by: Maple

Ian Thompson has written a new book, Understanding Maple.

I've been browsing through the book and am quite pleased with what I've read so far. As a small format paperback of just over 200 pages it packs in a considerable amount of useful information aimed at the new Maple user. It says, "At the time of writing the current version is Maple 2016."

The general scope and approach of the book is explained in its introduction, which can currently be previewed from the book's page on amazon.com. (Click on the image of the book's cover, to "Look inside", and then select "First Pages" in the "Book sections" tab in the left-panel.)

While not intended as a substitute for the Maple manuals (which, together, are naturally larger and more comprehensive) the book describes some of the big landscape of Maple, which I expect to help the new user. But it also explains how Maple is working at a lower level. Here are two phrases that stuck out: "This book takes a command driven, or programmatic, approach to Maple, with the focus on the language rather than the interface", followed closely by, "...the simple building blocks that make up the Maple language can be assembled to solve complex problems in an efficient way."

## CodeBuilder: Build a package from code edit regions...

by: Maple

A number of MaplePrimers have asked how one might use the section and subsections of a Maple worksheet to structure the source code of an extended Maple package.  The usual answer is that it cannot be done; a module-based Maple package must be assigned in a single input region in a worksheet.  A recommended alternative is to write the source in text files and use either command line tools or the Maple read command from a worksheet to assign the package.  Because the read command handles Maple preprocessor macros, specifically the \$include macro, the source can be conveniently split into smaller files.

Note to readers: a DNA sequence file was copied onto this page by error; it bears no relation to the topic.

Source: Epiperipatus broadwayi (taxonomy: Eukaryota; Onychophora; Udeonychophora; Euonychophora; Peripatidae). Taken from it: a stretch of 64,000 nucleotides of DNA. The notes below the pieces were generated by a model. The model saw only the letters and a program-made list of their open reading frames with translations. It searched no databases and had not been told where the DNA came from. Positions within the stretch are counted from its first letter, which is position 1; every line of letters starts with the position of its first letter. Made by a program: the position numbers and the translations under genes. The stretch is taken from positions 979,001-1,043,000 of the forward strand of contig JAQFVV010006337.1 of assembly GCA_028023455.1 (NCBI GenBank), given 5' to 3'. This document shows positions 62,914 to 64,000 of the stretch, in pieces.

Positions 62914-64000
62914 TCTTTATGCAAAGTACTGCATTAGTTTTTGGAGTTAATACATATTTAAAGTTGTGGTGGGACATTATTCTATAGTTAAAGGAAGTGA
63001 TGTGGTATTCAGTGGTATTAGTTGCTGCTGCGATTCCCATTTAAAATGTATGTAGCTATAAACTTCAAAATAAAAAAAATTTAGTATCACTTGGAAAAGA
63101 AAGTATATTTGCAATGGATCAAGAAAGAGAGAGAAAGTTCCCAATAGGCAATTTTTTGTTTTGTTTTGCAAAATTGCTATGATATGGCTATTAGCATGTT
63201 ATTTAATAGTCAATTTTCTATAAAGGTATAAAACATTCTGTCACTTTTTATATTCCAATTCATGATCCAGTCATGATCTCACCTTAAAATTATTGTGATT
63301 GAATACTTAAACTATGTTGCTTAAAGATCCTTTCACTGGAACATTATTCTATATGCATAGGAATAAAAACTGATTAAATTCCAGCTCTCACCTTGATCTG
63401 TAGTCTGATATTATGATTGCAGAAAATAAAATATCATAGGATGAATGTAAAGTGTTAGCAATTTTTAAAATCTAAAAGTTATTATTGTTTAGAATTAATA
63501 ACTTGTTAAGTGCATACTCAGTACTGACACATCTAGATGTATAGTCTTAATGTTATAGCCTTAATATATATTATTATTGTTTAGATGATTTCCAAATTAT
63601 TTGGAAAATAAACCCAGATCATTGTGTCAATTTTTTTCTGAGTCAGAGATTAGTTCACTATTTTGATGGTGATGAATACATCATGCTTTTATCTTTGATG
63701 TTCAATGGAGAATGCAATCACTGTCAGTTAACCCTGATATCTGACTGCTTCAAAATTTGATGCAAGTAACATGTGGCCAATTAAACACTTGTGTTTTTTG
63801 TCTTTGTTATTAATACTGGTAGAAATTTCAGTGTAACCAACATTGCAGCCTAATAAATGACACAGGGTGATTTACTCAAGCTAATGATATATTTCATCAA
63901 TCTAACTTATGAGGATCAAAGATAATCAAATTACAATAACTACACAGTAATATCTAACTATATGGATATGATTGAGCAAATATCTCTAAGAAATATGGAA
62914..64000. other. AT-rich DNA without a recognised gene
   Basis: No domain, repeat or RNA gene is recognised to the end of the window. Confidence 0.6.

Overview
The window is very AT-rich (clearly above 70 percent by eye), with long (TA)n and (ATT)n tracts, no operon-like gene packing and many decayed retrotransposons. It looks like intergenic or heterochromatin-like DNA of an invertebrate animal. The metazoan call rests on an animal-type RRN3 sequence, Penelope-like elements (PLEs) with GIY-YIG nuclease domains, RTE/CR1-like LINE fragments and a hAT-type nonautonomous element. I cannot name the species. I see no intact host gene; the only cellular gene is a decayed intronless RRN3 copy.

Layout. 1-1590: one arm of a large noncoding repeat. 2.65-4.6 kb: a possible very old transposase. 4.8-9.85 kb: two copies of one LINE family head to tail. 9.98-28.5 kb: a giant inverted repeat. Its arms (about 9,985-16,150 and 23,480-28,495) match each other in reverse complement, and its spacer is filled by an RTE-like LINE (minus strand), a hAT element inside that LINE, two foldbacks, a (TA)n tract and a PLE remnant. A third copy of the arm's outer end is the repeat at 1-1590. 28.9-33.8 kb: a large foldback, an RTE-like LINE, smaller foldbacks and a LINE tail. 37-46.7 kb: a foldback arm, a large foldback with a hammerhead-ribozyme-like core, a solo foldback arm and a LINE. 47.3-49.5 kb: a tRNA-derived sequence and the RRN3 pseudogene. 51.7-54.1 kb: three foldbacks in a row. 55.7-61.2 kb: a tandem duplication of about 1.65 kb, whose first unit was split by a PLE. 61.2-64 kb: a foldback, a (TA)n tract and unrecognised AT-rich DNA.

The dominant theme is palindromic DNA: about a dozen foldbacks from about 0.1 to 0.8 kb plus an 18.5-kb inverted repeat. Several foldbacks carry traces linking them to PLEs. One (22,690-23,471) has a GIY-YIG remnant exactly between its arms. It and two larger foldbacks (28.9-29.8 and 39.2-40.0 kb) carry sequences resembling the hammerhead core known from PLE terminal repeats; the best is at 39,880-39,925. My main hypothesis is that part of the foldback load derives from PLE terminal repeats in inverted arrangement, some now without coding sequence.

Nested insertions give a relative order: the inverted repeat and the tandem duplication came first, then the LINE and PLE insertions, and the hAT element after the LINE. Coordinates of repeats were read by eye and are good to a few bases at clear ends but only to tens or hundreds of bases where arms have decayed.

I prefer this file-based method for development because text files are generally more robust than Maple worksheets, can be edited with the user's preferred editor, can be put under version control, and can be searched and modified by standard Unix-based tools.  However, not everyone is familiar with this method of development.  With that in mind, I wrote a small Maple package, CodeBuilder, that permits splitting the source of a Maple package (or any Maple code) into separate code edit regions in a standard Maple worksheet, using \$include macros to include the source of other regions.  To build the package, the code edit regions are written to external files, using the names of the regions as the local file name relative to a temporary directory.

The package includes a method to run mint on the source code.  The result can be either printed in the worksheet or displayed in a pop-up maplet that allows selecting the infolevel and the region to check.

CodeBuilder includes help pages and a simple example (referenced from the top-level help page) demonstrating the usage.  To install the package, unzip the attached zip file and follow the directions in the README file.

CodeBuilder-1-0-3.zip

Errata Just noticed that a last minute change broke some of the code.  Do not bother with the 1-0-1 version; I'll upload a new version shortly.  The latest version (1-0-3) is now available.

## A graphical view of Maple releases

Maple

Just a simple graphical view of Maple releases over the years.

```with(plots):
MapleVersions := [[1, 1982], [1.1, 1982.05], [2, 1982.33], [2.1, 1982.42], [2.15, 1982.58], [2.2, 1982.92], [3, 1983.17], [3.1, 1983.75], [3.2, 1984.25], [3.3, 1985.17], [4, 1986.25], [4.1, 1987.33], [4.2, 1987.92], [4.3, 1989.17], [5.1, 1990.58], [5.2, 1992.83], [5.3, 1994.17], [5.4, 1996], [5.5, 1997.83], [6, 1999.92], [7, 2001.5], [8, 2002.25], [9, 2003.42], [9.5, 2004.25], [10, 2005.33], [10.01, 2005.58], [10.02, 2005.83], [10.03, 2006.17], [10.04, 2006.42], [10.05, 2006.5], [10.06, 2006.75], [11, 2007.08], [11.01, 2007.5], [11.02, 2007.83], [12, 2008.33], [12.01, 2008.75], [12.02, 2008.92], [13, 2009.25], [13.01, 2009.5], [13.02, 2009.75], [14, 2010.25], [14.01, 2010.75], [15, 2011.25], [15.01, 2011.42], [16, 2012.17], [16.01, 2012.33], [17, 2013.17], [17.01, 2013.5], [18, 2014.17], [18.01, 2014.33], [18.015, 2014.5], [18.02, 2014.83], [19, 2015.17], [19.1, 2015.33], [20, 2016.17], [20.1, 2016.25], [20.15, 2016.30]]
a:=map(ListTools:-Reverse,MapleVersions): #swap x-y axis
plot(a, style = point, symbol = point)
```